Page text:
Note: It amazes me that they have the cheek to conclude these measly effect sizes as ‘moderate’. What on earth would they be for recovery?!

– Russell Fleming

Mistreatment of Children with ME/CFS – Request for Information

I am posting this request from Craig Robinson which first appeared on Facebook yesterday. I think it is important so please get in touch if you can help.

*REQUEST FOR HELP – PSYCHIATRIC MISTREATMENT OF CFS/ME CHILDREN*

I can’t tell you why (legal reasons) but I can assure you that this is for a very good cause. I need as many examples as possible where CFS/ME patients (children please) have been mistreated by the psychiatric profession or psychiatrists in general. All examples will be useful, whatever the scale of the mistreatment or abuse. Please do not assume that I know anything! I can assure you that your name will not attach to anything. It is best if you send on cases which are referenced to publicly available documents. Sorry to put upon you in this way but I want to get this as right as possible. Many thanks Craig – PS pm me if you prefer. xx

Obviously it is not appropriate to speculate publicly exactly what this is about but I would just like to add that Craig is a very good guy and I’m sure he has the best interests of children with ME very much in mind when making this request. If you are on Facebook, please get in touch with him directly as he requests. If you are not on Facebook, you are welcome to pass information on to him through me – the best way to do it is probably to leave a brief comment here, including your email address (which will not be published) on the comments form then I’ll get back to you and we can correspond via email.

Out of the Blue

Well, I seem to have gone into PEM at the moment – due to too much blogging amongst other things. Fortunately I have a post for ME Awareness Month which I prepared earlier. In it, I have tried to describe how it can feel to be suddenly stricken down with this devastating condition. Please take a few minutes to read it, especially if you know very little about ME. It is not an easy illness to understand unless you have it yourself or are close to someone who does – and even then it can be bewildering. I have tried to open a small window on the experience of trying to adjust to this unwelcome visitor. (And if you’ve been wondering what PEM is, you’re about to find out…)

One day you start feeling ill. You don’t think very much about it at first. It’s just a bug and bugs go away, don’t they? But at the end of a week you’re not feeling any better. You wonder how long this is going to take. You’re getting a bit alarmed.

At the end of a fortnight, you’re positively worried. You have to phone work yet again to tell them you’re still not well. There’s a growing pressure to explain yourself but you’re just as baffled as everyone else. Your body’s supposed to repair itself, so why’s it not happening?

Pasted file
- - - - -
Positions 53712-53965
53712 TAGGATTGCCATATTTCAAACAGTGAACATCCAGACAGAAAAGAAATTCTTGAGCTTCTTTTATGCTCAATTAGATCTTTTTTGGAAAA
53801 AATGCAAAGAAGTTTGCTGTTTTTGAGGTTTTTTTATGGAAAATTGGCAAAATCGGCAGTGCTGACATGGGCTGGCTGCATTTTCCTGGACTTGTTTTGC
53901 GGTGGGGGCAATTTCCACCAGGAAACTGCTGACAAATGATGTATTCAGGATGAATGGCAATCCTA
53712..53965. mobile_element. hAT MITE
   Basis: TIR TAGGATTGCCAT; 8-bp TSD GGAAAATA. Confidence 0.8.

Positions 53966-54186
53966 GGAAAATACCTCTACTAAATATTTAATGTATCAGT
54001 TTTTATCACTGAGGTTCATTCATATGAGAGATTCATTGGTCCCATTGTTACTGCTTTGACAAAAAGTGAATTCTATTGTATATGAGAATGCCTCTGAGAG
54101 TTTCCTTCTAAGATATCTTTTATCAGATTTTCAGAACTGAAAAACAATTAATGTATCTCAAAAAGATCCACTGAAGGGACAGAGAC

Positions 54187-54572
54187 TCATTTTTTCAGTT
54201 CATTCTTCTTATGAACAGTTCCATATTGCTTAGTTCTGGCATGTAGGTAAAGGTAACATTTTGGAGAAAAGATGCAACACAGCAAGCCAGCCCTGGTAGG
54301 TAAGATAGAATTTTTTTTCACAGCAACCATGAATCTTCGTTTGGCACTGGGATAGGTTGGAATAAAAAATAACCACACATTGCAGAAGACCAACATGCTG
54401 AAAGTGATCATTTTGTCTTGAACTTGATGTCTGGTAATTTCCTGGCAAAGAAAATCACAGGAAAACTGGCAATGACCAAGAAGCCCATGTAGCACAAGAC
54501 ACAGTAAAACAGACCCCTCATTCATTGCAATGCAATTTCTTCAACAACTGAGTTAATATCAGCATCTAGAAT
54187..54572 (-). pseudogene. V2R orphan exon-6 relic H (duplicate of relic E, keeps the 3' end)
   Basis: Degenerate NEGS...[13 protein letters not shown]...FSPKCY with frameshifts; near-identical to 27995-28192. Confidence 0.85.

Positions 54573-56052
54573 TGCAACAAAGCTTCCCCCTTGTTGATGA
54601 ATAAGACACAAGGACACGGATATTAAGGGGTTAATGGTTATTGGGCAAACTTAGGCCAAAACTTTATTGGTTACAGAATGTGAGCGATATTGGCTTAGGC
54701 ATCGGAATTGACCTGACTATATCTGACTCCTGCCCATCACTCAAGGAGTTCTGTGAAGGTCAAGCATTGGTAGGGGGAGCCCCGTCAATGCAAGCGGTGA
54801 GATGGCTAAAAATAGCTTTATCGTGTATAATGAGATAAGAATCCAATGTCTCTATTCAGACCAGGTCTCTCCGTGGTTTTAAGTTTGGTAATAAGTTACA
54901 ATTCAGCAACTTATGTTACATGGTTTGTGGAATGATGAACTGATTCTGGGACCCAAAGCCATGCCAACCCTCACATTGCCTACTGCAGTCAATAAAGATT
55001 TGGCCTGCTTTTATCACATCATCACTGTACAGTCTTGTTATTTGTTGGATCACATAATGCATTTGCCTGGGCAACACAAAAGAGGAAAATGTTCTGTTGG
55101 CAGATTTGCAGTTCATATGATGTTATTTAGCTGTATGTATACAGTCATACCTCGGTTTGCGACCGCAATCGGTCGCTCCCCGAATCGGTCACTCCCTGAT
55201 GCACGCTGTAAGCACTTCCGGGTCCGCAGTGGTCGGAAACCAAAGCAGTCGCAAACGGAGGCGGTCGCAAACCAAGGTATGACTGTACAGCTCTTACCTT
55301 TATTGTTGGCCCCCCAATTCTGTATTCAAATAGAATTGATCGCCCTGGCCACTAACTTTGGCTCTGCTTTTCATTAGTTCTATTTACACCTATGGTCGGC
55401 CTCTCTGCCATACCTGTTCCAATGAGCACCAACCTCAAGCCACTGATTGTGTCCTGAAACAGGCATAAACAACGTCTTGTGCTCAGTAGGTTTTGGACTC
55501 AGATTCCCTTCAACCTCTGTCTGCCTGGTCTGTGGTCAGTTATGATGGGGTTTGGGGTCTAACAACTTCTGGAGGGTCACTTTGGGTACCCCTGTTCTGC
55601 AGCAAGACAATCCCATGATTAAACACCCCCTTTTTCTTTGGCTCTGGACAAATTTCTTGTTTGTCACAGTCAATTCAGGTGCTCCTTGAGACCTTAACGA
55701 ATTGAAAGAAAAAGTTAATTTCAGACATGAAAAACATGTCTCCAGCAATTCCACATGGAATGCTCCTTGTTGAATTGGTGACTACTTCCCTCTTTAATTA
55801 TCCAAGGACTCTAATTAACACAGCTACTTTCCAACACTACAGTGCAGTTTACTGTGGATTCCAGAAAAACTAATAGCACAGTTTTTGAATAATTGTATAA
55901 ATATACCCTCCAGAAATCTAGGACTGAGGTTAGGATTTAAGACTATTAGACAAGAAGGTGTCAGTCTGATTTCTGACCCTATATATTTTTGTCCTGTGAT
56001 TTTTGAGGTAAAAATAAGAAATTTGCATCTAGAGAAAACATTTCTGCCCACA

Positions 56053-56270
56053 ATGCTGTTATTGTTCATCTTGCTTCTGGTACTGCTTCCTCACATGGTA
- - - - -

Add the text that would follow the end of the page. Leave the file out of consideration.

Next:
You also have to explain yourself to your family. They want to know when you’ll be well again. There are things to do that you can’t put on hold forever. Could you give them some idea of when you’ll be up to speed again? This illness of yours is getting inconvenient.

So you go to the doctor, hoping that he will know, but he doesn’t seem to have any more idea than you do. He gives you a sick note but even that seems grudging. Even he seems to think you ought to be fixing yourself by now. But isn’t that his job?

You try to start doing more – but the more you do, the worse you feel. You’re weak and in pain and something feels poisoned inside you. You’re starting to think that something is seriously wrong. Continue reading “Out of the Blue”

Door to Freedom Revisited

Following my earlier post about the tenuous argument put forward for the recent PACE Trial Freedom of Information Act refusal, I’ve been digging a bit deeper and I think it is now absolutely clear that the ‘evidence’ cited in the refusal notice totally fails to support QMUL’s case. It also appears that it has been deliberately quoted out of context by QMUL to create a misleading impression.

Just to remind you, here is my summary of the argument used for refusing the request:

“The argument seems to go like this: in spite of the fact that this specific request is not onerous and in spite of the fact that the complainant has not previously made an FOI request, he has been adjudged to be part of a coordinated campaign to discredit PACE (because he has talked to other people about PACE on the internet). Therefore the issue has been judged not on this specific request but on the overall burden of PACE-related FOI requests on QMUL, which are accepted not to be overwhelming but have nevertheless caused ‘disproportionate irritation and stress’ to Prof White and his team and are therefore vexatious. Therefore the request for this important piece of information is refused.”